Smile, Happy People Live Longer
Study finds happiest folks have 35 percent lower risk of death
Jirouemon Kimura, of Japan, smiles on his 114th birthday in April 2011. A new study finds happy people tend to live longer.
Happy people may not only enjoy life more, but new research suggests they also have more life to enjoy.
Almost 4,000 people, enrolled in a long-term aging study in Britain, were asked to score how they were feeling on a particular day.
"We used quite simple measures," says Andrew Steptoe of University College London. "So the 'positive affect' measure was a combination of how happy people were feeling, how excited they were feeling, how content they were. And these were all rated on a simple scale, a five-point scale, from 'not at all' to 'extremely.'
Over the next five years, the researchers noted deaths among study participants.
"What we found is that the people with higher positive affect - so if you like, the happiest people - were at reduced risk of dying over this period."
The happiest people, in fact, had a 35 percent lower risk of death than the least happy.
In contrast to previous studies, in this research the people were asked how they felt at that moment. Previous studies usually asked questions like, 'how have you felt over the past week?' But Steptoe says psychologists have shown that people are not good at answering that type of question.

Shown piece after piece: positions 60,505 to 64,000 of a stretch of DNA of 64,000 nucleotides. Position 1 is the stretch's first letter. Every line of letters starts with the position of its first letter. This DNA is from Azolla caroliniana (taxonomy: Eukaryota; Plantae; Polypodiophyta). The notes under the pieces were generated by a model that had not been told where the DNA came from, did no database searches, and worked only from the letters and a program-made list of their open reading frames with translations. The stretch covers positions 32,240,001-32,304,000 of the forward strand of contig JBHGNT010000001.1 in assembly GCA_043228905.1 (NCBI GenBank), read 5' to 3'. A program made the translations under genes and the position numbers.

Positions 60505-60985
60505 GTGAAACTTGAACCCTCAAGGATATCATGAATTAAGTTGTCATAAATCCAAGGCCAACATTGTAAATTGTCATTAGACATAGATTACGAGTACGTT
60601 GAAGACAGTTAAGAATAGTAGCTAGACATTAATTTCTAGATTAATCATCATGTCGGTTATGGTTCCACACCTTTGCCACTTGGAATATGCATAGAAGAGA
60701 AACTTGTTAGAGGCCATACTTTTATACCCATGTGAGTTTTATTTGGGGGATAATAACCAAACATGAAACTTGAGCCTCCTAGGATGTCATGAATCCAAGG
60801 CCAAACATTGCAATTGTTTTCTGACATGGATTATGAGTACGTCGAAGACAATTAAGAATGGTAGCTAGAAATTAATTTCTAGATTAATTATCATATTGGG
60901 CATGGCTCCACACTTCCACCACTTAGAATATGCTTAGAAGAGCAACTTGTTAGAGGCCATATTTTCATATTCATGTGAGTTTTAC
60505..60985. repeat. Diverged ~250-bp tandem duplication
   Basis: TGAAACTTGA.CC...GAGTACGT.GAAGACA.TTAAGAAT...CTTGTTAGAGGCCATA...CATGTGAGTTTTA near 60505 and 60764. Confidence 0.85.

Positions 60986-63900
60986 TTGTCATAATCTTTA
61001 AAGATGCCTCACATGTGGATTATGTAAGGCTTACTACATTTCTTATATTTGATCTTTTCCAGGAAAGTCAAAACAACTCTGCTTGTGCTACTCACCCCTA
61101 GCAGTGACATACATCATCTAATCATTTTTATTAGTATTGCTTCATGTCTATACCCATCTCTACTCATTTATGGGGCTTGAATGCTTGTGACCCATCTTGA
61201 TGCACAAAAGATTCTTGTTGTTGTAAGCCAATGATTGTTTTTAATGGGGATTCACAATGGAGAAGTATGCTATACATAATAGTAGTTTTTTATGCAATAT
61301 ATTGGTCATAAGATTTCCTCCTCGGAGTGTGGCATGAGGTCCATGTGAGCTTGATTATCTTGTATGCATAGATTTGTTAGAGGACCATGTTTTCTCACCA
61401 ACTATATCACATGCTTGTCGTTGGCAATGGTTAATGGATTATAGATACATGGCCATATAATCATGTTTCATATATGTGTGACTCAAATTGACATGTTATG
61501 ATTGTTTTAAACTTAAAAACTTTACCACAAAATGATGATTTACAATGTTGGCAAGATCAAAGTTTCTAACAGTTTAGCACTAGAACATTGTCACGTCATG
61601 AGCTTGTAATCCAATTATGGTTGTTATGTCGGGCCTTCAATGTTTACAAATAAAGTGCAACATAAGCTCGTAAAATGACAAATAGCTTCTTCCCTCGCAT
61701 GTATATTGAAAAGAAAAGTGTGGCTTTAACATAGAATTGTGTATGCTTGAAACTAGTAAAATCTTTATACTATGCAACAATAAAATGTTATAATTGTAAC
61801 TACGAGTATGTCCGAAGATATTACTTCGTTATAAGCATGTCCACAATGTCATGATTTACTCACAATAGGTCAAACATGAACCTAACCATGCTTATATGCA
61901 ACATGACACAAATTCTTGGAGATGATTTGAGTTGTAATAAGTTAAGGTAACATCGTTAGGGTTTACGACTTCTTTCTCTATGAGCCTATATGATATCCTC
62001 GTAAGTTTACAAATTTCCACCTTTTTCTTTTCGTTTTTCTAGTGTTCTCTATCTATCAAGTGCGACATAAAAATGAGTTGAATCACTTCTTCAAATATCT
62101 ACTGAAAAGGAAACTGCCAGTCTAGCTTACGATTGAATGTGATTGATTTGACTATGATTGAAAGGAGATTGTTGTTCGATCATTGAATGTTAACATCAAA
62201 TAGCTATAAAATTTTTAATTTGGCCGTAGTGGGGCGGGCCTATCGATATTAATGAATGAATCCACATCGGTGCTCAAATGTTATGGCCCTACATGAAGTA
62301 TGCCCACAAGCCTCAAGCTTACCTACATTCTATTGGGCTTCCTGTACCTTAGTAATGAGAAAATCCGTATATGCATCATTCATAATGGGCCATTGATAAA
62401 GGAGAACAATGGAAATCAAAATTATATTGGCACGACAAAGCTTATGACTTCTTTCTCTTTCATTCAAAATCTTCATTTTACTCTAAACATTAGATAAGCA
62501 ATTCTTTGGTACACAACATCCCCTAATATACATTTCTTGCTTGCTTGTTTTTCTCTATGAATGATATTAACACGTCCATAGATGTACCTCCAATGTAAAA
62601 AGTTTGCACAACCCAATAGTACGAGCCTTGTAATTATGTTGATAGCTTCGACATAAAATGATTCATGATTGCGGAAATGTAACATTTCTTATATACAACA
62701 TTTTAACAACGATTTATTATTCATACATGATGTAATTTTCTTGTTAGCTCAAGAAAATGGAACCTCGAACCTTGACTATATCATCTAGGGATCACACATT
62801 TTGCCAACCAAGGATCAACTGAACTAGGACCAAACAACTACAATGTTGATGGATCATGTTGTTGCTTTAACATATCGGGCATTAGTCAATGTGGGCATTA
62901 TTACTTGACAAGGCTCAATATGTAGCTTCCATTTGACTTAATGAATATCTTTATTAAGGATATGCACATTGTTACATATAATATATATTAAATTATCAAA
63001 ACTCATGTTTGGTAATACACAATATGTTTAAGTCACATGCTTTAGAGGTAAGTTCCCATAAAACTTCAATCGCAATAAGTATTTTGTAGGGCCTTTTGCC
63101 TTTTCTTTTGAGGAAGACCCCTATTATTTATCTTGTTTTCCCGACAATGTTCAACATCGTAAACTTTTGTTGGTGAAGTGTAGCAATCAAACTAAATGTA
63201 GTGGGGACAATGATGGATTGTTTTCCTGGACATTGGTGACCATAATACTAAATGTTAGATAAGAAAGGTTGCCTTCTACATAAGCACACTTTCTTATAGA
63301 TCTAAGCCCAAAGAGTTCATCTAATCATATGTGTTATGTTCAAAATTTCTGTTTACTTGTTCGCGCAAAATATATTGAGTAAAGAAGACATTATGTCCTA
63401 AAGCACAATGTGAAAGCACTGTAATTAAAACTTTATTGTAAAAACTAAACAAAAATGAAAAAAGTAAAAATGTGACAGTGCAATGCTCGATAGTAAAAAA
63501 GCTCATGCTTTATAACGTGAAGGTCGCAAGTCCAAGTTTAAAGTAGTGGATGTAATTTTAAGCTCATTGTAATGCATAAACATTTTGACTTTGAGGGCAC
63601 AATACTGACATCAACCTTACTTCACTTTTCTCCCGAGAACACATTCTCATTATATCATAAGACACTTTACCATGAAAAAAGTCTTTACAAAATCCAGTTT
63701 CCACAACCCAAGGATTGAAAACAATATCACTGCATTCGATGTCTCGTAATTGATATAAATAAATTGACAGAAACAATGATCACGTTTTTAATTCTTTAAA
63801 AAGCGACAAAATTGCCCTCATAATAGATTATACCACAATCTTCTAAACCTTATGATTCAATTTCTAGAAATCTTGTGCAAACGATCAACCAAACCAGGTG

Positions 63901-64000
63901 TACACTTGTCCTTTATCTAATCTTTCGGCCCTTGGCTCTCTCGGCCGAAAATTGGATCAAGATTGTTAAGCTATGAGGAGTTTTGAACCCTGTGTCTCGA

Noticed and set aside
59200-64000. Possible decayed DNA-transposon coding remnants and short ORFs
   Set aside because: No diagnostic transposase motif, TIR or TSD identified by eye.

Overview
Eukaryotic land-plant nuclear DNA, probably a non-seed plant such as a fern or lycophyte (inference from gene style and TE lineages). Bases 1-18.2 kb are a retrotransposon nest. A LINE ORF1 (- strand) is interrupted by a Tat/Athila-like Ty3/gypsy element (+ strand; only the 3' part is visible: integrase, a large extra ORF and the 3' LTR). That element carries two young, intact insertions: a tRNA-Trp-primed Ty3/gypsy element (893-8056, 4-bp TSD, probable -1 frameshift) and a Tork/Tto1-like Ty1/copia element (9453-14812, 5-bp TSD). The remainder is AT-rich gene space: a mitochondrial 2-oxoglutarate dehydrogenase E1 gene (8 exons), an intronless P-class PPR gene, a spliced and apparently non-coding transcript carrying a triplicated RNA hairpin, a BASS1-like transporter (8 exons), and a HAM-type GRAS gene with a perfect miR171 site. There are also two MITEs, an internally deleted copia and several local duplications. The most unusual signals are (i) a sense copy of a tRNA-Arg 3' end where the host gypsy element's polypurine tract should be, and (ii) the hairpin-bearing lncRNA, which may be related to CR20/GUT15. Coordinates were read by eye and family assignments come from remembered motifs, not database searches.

"For example, if their favorite football team lost the previous weekend or something like that, they would rate themselves less happy over the whole week, even though it might not actually have affected them in that way. So, getting at how people are feeling at the time overcomes that sort of problem."
At the same time the study participants answered questions about how they were feeling, they also gave a saliva sample. Researchers plan to test those samples for the presence of the stress hormone cortisol to see if there's also a link between stress and longevity.